Meet Dance Festival artist-in-residence Andrea Selby | VailDaily.com

Meet Dance Festival artist-in-residence Andrea Selby

Tessa Vlaar
Special to the Daily

Watching Andrea Selby with a paintbrush is like watching a dancer move across an easel as her wrists flick and her shapes come to life on the page. The Vail International Dance Festival artist-in-residence has taken her passion for dance and translated it into her artwork, visually representing the development of a performance and bringing her prior knowledge of the technique and musicality a performance needs to enhance her work. Dance has been a huge part of Selby's life since a very young age. She attributes her initial draw to dance to an innate desire for movement and rhythm.

"I cannot say what made me want to dance when I was a child — I just had to. When I hear music, it literally moves me. I find it almost painful to sit still. I see the world as movement, or the lack of movement. When I see someone move or be still in a beautiful way, I am captivated," Selby said.

From dance onto paper

Selby was encouraged to transpose her love for dance into artwork from her dance teacher, Madame Alexandra Danillova. Artwork to Selby is a tribute to both the motion and the inspiration of each piece, and how these elements work together to create a performance. She lets her paintbrush follow the movement of the dancers, as her art becomes a kind of diary of what she sees. Her attention to movement is not lost in her artwork. As a dancer with the New York City Ballet, she learned about the attention to detail and developments of emotion in a piece, lessons she took with her to the drawing board, when an injury forced her to sit out and watch rehearsals.

Selby turned her lemons into lemonade when she took the time to begin appreciating other aspects of a performance than just her role, and used her frustration as a learning experience, working under set designer Ruben Teratunian and watching George Balanchine work with dancers, musicians, composers, costume and set designers. This, she says, was the tipping point with her fascination with the process of creating a piece.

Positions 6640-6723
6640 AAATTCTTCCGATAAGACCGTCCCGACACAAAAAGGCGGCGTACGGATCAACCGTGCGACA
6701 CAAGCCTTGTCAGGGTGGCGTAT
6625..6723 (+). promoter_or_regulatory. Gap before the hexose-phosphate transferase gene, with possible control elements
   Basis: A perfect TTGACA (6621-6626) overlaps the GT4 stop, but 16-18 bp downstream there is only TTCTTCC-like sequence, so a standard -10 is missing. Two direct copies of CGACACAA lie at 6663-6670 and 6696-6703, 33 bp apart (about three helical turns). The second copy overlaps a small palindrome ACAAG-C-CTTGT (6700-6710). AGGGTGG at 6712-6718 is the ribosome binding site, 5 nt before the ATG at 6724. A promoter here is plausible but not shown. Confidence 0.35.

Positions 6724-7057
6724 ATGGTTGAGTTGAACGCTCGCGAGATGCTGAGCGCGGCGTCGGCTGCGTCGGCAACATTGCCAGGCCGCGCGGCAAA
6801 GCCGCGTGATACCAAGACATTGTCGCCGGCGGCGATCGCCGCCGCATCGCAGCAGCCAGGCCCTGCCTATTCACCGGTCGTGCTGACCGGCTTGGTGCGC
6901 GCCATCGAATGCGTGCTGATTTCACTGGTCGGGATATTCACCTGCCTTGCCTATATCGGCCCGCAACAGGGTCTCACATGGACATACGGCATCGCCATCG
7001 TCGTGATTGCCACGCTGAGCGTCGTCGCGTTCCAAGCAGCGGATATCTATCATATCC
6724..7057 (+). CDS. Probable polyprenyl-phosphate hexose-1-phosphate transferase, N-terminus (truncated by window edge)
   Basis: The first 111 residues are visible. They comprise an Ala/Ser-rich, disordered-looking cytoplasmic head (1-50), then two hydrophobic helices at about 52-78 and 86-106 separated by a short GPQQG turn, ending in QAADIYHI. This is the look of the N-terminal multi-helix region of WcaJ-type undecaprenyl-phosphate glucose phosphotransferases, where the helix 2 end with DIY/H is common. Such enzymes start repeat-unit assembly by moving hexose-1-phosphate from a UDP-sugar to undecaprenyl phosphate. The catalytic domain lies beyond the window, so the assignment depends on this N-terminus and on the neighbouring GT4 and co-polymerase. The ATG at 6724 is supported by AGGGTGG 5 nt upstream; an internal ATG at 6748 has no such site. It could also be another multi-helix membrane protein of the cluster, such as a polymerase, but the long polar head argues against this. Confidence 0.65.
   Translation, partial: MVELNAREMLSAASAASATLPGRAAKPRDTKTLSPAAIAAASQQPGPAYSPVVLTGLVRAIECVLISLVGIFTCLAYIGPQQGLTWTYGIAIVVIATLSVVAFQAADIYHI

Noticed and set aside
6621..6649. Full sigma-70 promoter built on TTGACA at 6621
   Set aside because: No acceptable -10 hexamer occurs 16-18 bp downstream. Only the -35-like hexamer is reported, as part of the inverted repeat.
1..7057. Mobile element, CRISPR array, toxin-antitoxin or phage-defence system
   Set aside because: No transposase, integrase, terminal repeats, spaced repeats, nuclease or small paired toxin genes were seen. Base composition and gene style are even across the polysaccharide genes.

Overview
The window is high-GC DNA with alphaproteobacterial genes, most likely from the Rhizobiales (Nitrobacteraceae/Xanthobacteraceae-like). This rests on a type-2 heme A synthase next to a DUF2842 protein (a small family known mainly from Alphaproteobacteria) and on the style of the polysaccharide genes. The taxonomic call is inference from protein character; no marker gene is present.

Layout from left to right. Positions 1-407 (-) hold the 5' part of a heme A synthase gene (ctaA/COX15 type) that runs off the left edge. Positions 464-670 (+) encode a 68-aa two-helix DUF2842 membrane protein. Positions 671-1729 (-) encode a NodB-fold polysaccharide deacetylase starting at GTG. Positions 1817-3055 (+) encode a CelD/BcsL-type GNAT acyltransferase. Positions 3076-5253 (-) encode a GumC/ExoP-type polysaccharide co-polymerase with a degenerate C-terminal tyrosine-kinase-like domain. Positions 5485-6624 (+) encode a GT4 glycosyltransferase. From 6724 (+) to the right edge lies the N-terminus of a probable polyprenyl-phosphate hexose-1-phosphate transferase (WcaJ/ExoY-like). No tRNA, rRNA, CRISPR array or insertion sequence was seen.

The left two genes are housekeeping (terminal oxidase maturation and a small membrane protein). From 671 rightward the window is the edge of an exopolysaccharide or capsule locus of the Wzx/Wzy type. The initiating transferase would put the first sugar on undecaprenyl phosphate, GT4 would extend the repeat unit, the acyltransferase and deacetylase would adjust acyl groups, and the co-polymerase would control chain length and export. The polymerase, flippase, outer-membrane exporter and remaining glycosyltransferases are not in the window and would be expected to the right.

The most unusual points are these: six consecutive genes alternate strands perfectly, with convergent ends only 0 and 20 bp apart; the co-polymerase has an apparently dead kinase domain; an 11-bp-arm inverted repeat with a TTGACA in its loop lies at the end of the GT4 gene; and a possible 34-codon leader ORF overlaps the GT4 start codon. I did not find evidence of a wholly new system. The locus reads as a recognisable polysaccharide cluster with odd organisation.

"When I sketch rehearsals, I see dancers, choreographers and musicians interacting and inspiring each other … I see what limits the dancer's body has, and then I see how a choreographer can go beyond those limits by creating a movement in a unique way," said Selby.

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This unique vision has gotten Selby noticed by some of the world's leading choreographers, including Wendy Whelan, Christopher Wheeldon and Damian Woetzel, allowing her to sketch some of the dancers and performances that come out of the leading dance companies in the world. The works she has created representing all different styles of dance has allowed Selby to see new purpose behind her art.

Beyond the visual

Selby believes that there are uses for her art that go beyond simply the visual.

"I am fascinated by choreography and timing. I try often to make notes about how choreographers create because I believe it is important to record the process of creating dance," she said.

One of Selby's greatest objectives is to bring new appreciation to the art of dance, from the process of envisioning and choreographing a piece, to the sometimes tedious rehearsals, to the main stage performance. She has worked to create new gratitude for all different dance forms by representing the complexity and the unique skillset required for each. For example, for opening night, Selby drew Tony Award winner Savion Glover, as a tapper, different than she would a ballet dancer, with different quicker lines representing the fast-paced performance and range of motion.

Selby is now bringing these talents to the Vail International Dance Festival as an artist-in-residence, sketching both performances and rehearsals right from the Gerald R. Ford stage. Her artwork can be viewed on the Vail Dance Festival's Facebook page throughout the event. Selby hopes to enhance this year's Festival by giving dance lovers a taste of something they may not have noticed in the performances.

"Most people have no idea what goes into making a dance. When they can see it broken down on paper or see the various details that went into making a dance through my sketches and notes and comments on drawings, it can increase the appreciation of the dance. A person can even see things they never saw before," said Selby.

For more information on Andrea Selby and the Vail International Dance Festival, please visit vaildance.com.

This article was written by the Vail Dance Festival for use in the Vail Daily. Send comments and questions about this article to mwong@vaildaily.com.